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The first time the Beatles are seen in "Help!" is when their Rolls Royce pulls up in a suburban residential street, they ge...
Peter Jackson has said Disney wanted to remove all swearing from his The Beatles: Get Back documentary, but were convinced otherwise by Ringo Starr and Paul McCartney.
The director’s three-part film charts the making of the band’s penultimate studio album ‘Let It Be’, and shows their final concert on London’s Savile Row rooftop in its entirety.
Speaking to NME, Jackson recalled Starr and McCartney’s first reactions to the documentary, who, to the director’s surprise, didn’t ask for any changes to be made.
“When they got to see the finished thing, I was expecting notes,” Jackson said. “It would’ve just been normal to get a note saying: ‘Oh, that bit where I say that – could you cut that out?’ Or ‘could you shorten the conversation there?’ And I didn’t get a single note. Not one request to do anything.
Source: Adam Starkey/nme.com
In 1999, a man attacked George Harrison and his wife Olivia in their home, Friar Park. The man attacked George with a kitchen knife and stabbed him 40 times until Olivia could knock him out with a lamp and a fireplace poker. George was recovering from throat cancer, but he had to get part of his lung removed due to the attack. When the news of the home invasion broke, Tom Petty was fearful that his friend was gravely injured.Unfortunately, many believe that the attack took years off George’s life. He was just getting over his first bout of cancer, but it returned later on. Fortunately, when the time came, George left his body the way he wanted and with dignity in 2001.
I’ve just finished the third part of Peter Jackson’s “Get Back,” which ends with the Beatles on the roof at Apple Records, 3 Savile Row after 22 days of rehearsing in January 1969, recording, praying, squabbling, and in the end, coming together.
In Part 3, the group is faced with the decision made by filmmaker Michael Lindsay Hogg, producer George Martin, and recording engineer Glyn Johns that they will indeed play a show on the roof. This is their first live performance since 1966, and, as it turns out, their last ever.
Much happens in the two hours preceding the performance. Paul McCartney, perhaps seeing his control over the situation ebbing, doesn’t want to do it. But John and Ringo do, and George comes around. Once they’re on the roof, all the tension and creative architecture of the preceding 22 days disappears. It’s really a joyous moment. If you know the “Let it Be” from 50 years ago, this much longer take on what happened is incredibly gratifying.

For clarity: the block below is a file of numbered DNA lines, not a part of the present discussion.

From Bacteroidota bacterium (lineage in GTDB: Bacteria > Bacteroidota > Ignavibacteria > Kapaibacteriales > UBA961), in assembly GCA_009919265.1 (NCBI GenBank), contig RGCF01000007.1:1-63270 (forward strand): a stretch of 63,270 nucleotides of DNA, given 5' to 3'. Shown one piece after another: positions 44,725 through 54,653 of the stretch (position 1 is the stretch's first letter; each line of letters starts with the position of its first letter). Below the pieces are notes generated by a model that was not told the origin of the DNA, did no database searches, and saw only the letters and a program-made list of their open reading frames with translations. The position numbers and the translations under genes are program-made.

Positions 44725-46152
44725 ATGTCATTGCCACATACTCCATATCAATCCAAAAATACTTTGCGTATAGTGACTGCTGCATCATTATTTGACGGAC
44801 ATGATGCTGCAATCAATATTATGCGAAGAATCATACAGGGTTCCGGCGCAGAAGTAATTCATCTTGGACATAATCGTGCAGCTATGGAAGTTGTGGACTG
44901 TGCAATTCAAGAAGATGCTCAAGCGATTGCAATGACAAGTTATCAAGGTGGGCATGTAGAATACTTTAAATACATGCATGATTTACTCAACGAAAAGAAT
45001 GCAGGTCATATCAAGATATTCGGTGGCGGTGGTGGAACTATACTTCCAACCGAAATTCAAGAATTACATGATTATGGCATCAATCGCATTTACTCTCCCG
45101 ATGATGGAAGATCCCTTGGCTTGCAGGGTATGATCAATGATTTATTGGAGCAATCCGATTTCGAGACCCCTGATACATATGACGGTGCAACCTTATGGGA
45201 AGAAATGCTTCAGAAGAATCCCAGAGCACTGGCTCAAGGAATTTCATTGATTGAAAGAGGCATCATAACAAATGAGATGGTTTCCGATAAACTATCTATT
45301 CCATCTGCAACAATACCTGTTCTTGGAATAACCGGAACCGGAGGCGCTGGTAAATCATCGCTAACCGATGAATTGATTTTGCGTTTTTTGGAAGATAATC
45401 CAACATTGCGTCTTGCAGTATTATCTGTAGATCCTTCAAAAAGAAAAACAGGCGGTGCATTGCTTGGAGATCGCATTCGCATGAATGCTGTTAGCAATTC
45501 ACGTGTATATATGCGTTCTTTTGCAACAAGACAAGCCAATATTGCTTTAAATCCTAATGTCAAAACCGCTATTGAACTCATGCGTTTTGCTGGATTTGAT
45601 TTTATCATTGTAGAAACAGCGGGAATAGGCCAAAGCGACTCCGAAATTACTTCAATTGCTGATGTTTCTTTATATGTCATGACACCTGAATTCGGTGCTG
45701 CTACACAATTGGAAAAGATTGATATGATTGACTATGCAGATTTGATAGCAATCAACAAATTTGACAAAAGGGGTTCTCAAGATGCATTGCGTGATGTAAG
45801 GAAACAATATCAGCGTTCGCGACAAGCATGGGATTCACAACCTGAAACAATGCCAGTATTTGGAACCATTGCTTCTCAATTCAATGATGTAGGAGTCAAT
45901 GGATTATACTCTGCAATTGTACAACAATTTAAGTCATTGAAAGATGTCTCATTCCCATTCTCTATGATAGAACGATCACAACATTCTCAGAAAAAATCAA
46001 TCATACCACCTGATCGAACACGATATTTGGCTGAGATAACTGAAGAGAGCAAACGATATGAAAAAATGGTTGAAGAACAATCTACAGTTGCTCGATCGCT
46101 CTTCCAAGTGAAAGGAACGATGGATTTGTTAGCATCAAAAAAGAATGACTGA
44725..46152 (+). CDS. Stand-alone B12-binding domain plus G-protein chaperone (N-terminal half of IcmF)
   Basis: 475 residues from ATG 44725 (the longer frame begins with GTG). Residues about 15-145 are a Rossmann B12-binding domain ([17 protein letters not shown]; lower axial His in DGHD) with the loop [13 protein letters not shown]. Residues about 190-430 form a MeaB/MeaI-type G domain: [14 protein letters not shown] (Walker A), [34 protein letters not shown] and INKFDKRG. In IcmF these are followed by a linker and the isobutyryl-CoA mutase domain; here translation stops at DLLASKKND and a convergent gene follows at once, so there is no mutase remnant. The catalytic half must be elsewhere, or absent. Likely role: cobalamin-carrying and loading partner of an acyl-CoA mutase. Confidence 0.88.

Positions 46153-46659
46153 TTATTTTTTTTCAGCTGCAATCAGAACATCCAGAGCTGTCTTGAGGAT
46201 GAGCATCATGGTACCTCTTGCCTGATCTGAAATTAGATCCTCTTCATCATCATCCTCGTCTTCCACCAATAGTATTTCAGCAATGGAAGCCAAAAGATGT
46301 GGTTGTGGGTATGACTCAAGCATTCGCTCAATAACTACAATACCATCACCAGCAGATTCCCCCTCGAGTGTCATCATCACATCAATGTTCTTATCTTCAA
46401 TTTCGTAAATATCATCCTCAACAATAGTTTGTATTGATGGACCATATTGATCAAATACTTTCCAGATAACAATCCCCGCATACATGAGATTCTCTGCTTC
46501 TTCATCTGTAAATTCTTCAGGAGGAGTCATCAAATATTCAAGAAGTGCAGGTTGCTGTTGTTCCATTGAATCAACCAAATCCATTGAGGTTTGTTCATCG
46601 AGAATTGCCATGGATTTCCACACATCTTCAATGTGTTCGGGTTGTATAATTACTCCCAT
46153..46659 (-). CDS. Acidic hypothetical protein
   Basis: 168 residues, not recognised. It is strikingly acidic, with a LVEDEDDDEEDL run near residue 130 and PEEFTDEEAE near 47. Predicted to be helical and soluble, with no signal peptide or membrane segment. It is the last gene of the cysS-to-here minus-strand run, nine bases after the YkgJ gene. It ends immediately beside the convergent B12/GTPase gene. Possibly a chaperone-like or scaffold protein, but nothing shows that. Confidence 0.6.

Source: Roger Friedman/showbiz411.com
Fans may have heard about the fateful moment where George Harrison quit The Beatles for several days in 1969 before. But, despite the fact that Harrison’s walkout was captured on film by Let It Be director Michael Lindsay-Hogg, almost no one has seen the footage—until now. The Beatles: Get Back Part 1, the first of a three-part docuseries from Peter Jackson that is now streaming on Disney+, concludes with what may have been one of the Fab Four’s most dramatic moments.
The scene comes at the very end of Part 1, during The Beatles’ seventh day rehearsing at Twickenham. The band is under incredible pressure to write a new album, record it, and rehearse it for a live show in just 22 days’ time, and tensions are running high. The band is rehearsing their new song, “Get Back,” and Paul McCartney is offering Harrison some direction.
Source: Anna Menta/decider.com
Peter Jackson’s three-part documentary chronicles an intensely productive month for the band, culminating in the legendary Jan. 30, 1969, public performance that would be its last.They might have been the most famous musicians in the world, but there was a bit of understandable nerves when The Beatles convened just after New Year’s in 1969. For the past two years they’d sworn off touring, focusing instead on studio experimentation with such aurally adventurous releases as Sgt. Pepper’s and Magical Mystery Tour. Now they wanted to write songs together again, the old-fashioned way, and perform them in front of people.
Source: Sheri Linden/hollywoodreporter.com
‘The Beatles: Get Back’ Review: Peter Jackson’s Documentary Epic Is an Addictive Look at Who the Beatles Were
A heady expansion of the "Get Back" footage becomes an essential diary of the group's greatness.
How does anyone, especially a Beatle, write a melody? The answer may be as simple as it is mysterious. In “The Beatles: Get Back,” Peter Jackson’s sprawling and revelatory fly-on-the-studio-wall documentary, there’s a great moment when we get to see it happen. It’s January 1969, and the Beatles — long-haired, scruffy, bearded, looking less like the “lads” they still call themselves than the grown men they’ve become — have taken over the colorfully dank, cavernous Twickenham Studios. There, they have just three weeks to create and rehearse 14 songs, at which point they’re supposed to play them in front of a live audience for a TV special. (They’re locked into the timing because Ringo has been cast to star opposite Peter Sellers in “The Magic Christian,” a movie set to begin shooting on Jan. 24.)
Source: David Bauder/clickondetroit.com